Ulster County extends basic income experiment


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Ulster County, (NY), in is extending its universal basic income pilot program through the end of September.

Under the program, which kicked off in May 2021, 100 eligible households received a universal basic monthly income of $500 a piece for one year, funded through a $600,000 grant from The Community Foundations of the Hudson Valley.

The initiative is a partnership among the county’s Project Resilience, the University of Pennsylvania’s Center for Guaranteed Income Research, Community Foundations of the Hudson Valley, and Ulster Savings Bank. The 100 participants were chosen at random by University of Pennsylvania researchers from thousands of Ulster County applicants. Researchers have been tracking the participants throughout the program and will continue to do so for six months once the program has ended to assess post-payment what happens to those households.

Ulster County Executive Pat Ryan said the impact of the program on the recipients’ lives, coupled with the financial pressures of today’s economy has prompted the county to extend the program — originally slated to end in April — through the end of September, although the amount each household receives will decrease as the program winds down, with participants receiving $400 in July, $350 in August and $250 in September. The Community Foundations of the Hudson Valley is providing $200,000 to extend the program.

“We had been hoping and working to continue it as long as we could,” said County Executive Pat Ryan in an interview Tuesday. “We know the financial pressures have only gotten worse, and clearly the need has gotten worse.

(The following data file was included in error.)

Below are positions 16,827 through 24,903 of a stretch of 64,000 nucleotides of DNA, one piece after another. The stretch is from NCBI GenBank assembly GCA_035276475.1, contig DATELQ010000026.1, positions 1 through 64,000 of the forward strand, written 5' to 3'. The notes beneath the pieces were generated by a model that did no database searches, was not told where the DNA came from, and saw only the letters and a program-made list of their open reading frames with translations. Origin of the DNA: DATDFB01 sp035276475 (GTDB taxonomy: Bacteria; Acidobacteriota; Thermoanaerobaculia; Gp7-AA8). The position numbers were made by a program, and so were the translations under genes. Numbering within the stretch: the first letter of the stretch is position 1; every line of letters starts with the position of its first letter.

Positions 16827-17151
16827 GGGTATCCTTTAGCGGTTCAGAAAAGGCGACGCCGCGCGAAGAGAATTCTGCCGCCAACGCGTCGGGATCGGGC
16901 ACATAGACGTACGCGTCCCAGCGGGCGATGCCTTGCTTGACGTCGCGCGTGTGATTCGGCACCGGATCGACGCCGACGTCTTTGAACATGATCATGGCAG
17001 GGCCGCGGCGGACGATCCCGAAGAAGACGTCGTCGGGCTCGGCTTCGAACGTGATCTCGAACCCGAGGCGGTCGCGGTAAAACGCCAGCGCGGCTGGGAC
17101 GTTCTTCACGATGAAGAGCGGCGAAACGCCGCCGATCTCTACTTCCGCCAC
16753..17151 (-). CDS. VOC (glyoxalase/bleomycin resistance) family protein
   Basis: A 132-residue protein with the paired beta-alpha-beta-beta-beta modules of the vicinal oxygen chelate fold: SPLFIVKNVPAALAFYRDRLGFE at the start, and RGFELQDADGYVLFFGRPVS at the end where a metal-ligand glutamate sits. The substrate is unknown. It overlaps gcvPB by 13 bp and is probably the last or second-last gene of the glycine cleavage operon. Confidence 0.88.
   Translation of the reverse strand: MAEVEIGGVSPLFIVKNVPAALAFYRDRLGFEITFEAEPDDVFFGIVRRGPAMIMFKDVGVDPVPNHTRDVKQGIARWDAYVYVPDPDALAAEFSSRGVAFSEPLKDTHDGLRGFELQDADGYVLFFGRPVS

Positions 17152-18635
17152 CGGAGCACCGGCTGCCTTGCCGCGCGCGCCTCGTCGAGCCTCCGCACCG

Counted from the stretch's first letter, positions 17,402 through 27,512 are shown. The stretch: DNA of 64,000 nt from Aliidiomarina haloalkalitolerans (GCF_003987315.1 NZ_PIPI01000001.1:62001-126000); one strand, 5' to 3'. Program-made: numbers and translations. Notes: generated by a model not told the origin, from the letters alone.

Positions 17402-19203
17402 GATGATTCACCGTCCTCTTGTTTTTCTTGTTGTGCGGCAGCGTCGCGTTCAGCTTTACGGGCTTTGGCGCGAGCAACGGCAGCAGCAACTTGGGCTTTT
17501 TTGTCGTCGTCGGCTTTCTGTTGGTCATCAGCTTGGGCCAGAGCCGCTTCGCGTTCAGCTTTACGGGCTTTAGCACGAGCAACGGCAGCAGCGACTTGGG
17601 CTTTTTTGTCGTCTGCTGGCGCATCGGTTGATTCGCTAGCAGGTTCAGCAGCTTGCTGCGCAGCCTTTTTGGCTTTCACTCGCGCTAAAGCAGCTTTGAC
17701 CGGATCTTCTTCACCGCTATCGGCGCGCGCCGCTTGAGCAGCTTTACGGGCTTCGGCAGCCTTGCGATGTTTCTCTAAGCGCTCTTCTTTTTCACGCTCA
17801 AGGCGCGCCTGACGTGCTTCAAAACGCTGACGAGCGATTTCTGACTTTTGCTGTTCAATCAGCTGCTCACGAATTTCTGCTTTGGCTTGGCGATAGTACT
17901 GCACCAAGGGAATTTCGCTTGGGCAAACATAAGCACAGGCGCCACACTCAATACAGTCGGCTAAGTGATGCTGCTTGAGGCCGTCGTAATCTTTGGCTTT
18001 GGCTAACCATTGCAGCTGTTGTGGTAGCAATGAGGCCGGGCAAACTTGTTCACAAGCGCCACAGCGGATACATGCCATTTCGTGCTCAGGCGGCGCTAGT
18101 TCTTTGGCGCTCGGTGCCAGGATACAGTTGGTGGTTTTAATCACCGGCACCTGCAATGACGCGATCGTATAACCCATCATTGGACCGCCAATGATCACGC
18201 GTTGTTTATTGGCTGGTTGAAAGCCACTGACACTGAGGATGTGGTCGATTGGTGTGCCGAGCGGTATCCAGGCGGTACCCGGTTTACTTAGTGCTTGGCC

“We were able to make the case and I think everybody recognized if we could continue this longer it would be a benefit not only the participating families, but it will also give us more data on how this is working,” he said.

Deputy County Executive Johanna Contreras said that while university researchers will conduct formal evaluations of the participants, the county has been gathering anecdotal information about how participants have used the additional income.

“What we’re hearing is that they’re really using the income to pay for essentials,” Contreras said.

Several have used the additional funding for medical bills, including one participant who needed an MRI and would have been unable to afford the copay without the additional income, and a senior citizen who was able to get much-needed dental work thanks to the grant, she said. Others, she said, have used the income to help pay for child care in order to get caught up on bills and to help their elderly parents.

“We had somebody who told us the income changed their lives and that they’re a completely different person,” she said. “This aligns with every other piece of research and study not just across the country but across the world,” said Ryan, adding that those studies have repeatedly shown that recipients use the income “for desperately needed things like healthcare and housing and food and childcare.”

“Every day we’re hearing from folks who are just under so much pressure. … With this, the gas tax relief, small business relief, property tax relief, we’re trying everything we can at the local level to relieve the financial pressure we know everyone is feeling,” Ryan said. “I’m really proud that once again our community came through and figured out how to make this work.”

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